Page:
30. Wiersum, F.; Vos, V. Normas para el manejo forestal sostenible por pequenos productores en la Amazonia: La necesidad de incorporar bases históricas; FORLIVE: Freiburg, Germany, 2007. Available online: (accessed on 2 March 2011).
  31. Van Dam, C. Cultura y Manejo de Recursos Naturales—La experiencia de Tomina. In Encrucijadas No. 10; Universidad de Buenos Aires: Buenos Aires, Argentina, 2001. [Google Scholar]
  32. Alva, J. La experiencia de 20 anos de MFC y su relevancia para el manejo forestal en TCOs. Presented at the Las TCOs y la valoración de sus bosques: Manejo Forestal Sostenible y Certificación, Santa Cruz, CA, USA, 19–21 November 2008.
  33. Wiersum, K.F. Indigenous exploitation and management of tropical forest resources: An evolutionary continuum in forest-people interactions. Agr. Ecosyst. Environ. 1997, 63, 1–16. [Google Scholar]
  34. No-REDD; Carbon Trade Watch and Indigenous Environmental Network: Barcelona, Spain, 2010. Available online: (accessed on 2 March 2011).
  35. Implementando Derechos y Protegiendo los Bosques: Una perspectiva alternativa para reducir la deforestación; Accra Caucus on Forests and Climate Change: Accra, Ghana, 2010. Available online: (accessed on 2 March 2011).
  36. IWGIA, Servindi, FPP, AIPP and Tebtebba. ¿Que es REDD? Una Guia para las comunidades indígenas; Tarea Gráfica Educativa: Lima, Perú, 2010. Available online: (accessed on 2 March 2011).
  37. Posicion politica de COICA sobre REDD+; COICA: Quito, Ecuador, 2010. Available online: (accessed on 2 March 2011).
  38. Acuerdo de los Pueblos Conferencia Mundial de los Pueblos sobre el Cambio Climático y los Derechos de la Madre Tierra; MySQL: Redwood Shores, CA, USA, 2010. Available online: (accessed on 2 March 2011).
  39. Declaration of the Indigenous Forum on Climate Change; Indigenous Climate Portal: Baguio City, The Philippines, 2010. Available online: (accessed on 2 March 2011).
  40. Vargas, R. Colectivo de Estudios Aplicados al Desarrollo Social (CEADES): Santa Cruz, Bolivia; Personal Communication; 2009. [Google Scholar]
  41. Saatchi, S.S.; Houghton, R.A.; Dos Santos Alvala, R.C.; Soares, Z.J.V.; Yu, Y. Distribution of aboveground live biomass in the Amazon basin. Global Change Biol. 2007, 13, 816–837. [Google Scholar]
  42. Amazon Fund Home Page. Rio de Janeiro: Brazil. Available online: (accessed on 2 March 2011).
  43. COIAB Home Page. Manaus, Brazil. Available online: (accessed on 2 March 2011).
  44. Gebara, M.F.; Moreira, P.F.; Nahur, A. REDD+ initiatives and indigenous territories in Brazil. Presented at the Workshop on Forest Governance, Decentralisation and REDD+ in Latin America and the Caribbean, Oaxaca, Mexico, 31 August–3 September 2010.
  45. Ortiz, P.; Chirif, A. ¿Podemos ser autonomos? Pueblos Indigenas vs. Estado en Latinoamérica; Intercooperation and RRI: Quito, Ecuador, 2010. [Google Scholar]
  46. Cotula, L.; Mayers, J. Tenure in REDD—Start-Point or Afterthought? Natural Resource Issues No. 15; International Institute for Environment and Development: London, UK, 2009. [Google Scholar]
  47. Forest Carbon Partnership Facility, Capacity Building Program for Forests-Dependent People on REDD+; FMT: Melbourne, Australia, 2010. Availble online: (accessed on 2 March 2011).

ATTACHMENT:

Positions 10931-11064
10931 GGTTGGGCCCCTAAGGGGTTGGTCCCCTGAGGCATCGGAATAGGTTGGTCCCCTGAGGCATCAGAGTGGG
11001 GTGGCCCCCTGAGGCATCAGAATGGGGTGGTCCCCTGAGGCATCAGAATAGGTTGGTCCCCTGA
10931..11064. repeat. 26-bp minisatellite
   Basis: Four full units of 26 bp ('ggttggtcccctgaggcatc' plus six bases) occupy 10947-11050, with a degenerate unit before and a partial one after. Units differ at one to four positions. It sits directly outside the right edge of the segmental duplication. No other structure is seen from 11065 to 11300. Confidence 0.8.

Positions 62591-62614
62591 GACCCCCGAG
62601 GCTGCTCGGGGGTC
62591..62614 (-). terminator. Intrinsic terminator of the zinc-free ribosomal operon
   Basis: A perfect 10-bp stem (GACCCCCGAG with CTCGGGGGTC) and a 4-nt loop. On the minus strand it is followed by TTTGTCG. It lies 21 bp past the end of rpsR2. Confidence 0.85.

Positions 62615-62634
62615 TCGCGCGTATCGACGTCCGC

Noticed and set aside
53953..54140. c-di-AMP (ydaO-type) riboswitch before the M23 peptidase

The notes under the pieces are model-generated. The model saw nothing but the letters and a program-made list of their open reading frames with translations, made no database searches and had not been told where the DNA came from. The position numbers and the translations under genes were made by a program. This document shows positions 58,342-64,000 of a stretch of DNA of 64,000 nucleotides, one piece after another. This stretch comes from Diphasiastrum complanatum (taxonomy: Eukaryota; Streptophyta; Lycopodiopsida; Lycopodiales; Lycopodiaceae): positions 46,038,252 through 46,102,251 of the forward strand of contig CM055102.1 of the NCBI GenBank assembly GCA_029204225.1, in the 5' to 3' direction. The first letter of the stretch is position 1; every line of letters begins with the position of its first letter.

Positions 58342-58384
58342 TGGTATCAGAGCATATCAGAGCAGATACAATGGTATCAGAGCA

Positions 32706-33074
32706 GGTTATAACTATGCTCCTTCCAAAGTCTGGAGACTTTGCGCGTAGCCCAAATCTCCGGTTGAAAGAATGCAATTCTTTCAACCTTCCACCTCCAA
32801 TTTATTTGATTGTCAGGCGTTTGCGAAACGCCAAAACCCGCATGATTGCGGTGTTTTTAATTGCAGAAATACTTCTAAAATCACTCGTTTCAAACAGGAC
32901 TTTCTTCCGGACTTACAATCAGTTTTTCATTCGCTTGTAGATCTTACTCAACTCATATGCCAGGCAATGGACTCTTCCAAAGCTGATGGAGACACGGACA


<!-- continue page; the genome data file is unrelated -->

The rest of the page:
48. UN-REDD Programme: Engagement of Indigenous Peoples and Civil Society; UN-REDD Programme: Rome, Italy, 2008. Available online: (accessed on 2 March 2011).
  49. Angelsen, A.; Streck, C.; Peskett, L.; Brown, J.; Luttrell, C. What Is the Right Scale for REDD: The Implications of National, Subnational and Nested Approaches; CIFOR Infobrief No. 15; CIFOR: Bogor, Indonesia, 2010. [Google Scholar]
  50. Moving Ahead with REDD: Issues, Options and Implications; Angelsen, A., Ed.; CIFOR: Bogor, Indonesia, 2008.
  51. Riesgos y Retos de los Mecanismos de Mitigación de REDD/PES para las Comunidades Indígenas y Campesinas de América Latina, Lima; Intercooperation and RRI: Lima, Peru, 2010.
  52. Borges, B. Avoided Deforestation (REDD) and Indigenous People: Experiences, Challenges and Opportunities in the Amazon Context; Instituto Socio Ambiental & Forest Trends: São Paulo, Brasil, 2010. Availble online: (accessed on 2 March 2011).
  53. Barragán, L.; Páez, B. Ecuador Socio Bosque, indigenous territories and REDD+ in Ecuador, 2010. Presented at the Workshop on Forest Governance, Decentralisation and REDD+ in Latin America and the Caribbean, Oaxaca, Mexico, 31 August–3 September 2010.
  54. Phelps, J.; Webb, E.; Agrawal, A. Does REDD+ threaten to recentralize forest governance? Science 2010, 328, 312–313. [Google Scholar]
  55. Lehm, Z.; Guzman, R. Legados—Forestería comunitaria; Proyecto Bolfor II: Santa Cruz, CA, USA, 2009. [Google Scholar]
  56. Chapin, M. Un desafío a los conservacionistas. World Watch Magazine, 2004, 176. Available online: (accessed on 2 March 2011). [Google Scholar]

Share and Cite

MDPI and ACS Style

Van Dam, C. Indigenous Territories and REDD in Latin America: Opportunity or Threat? Forests 2011, 2, 394-414.

AMA Style

Van Dam C. Indigenous Territories and REDD in Latin America: Opportunity or Threat? Forests. 2011; 2(1):394-414.

Chicago/Turabian Style

Van Dam, Chris. 2011. "Indigenous Territories and REDD in Latin America: Opportunity or Threat?" Forests 2, no. 1: 394-414.

Article Metrics

Back to TopTop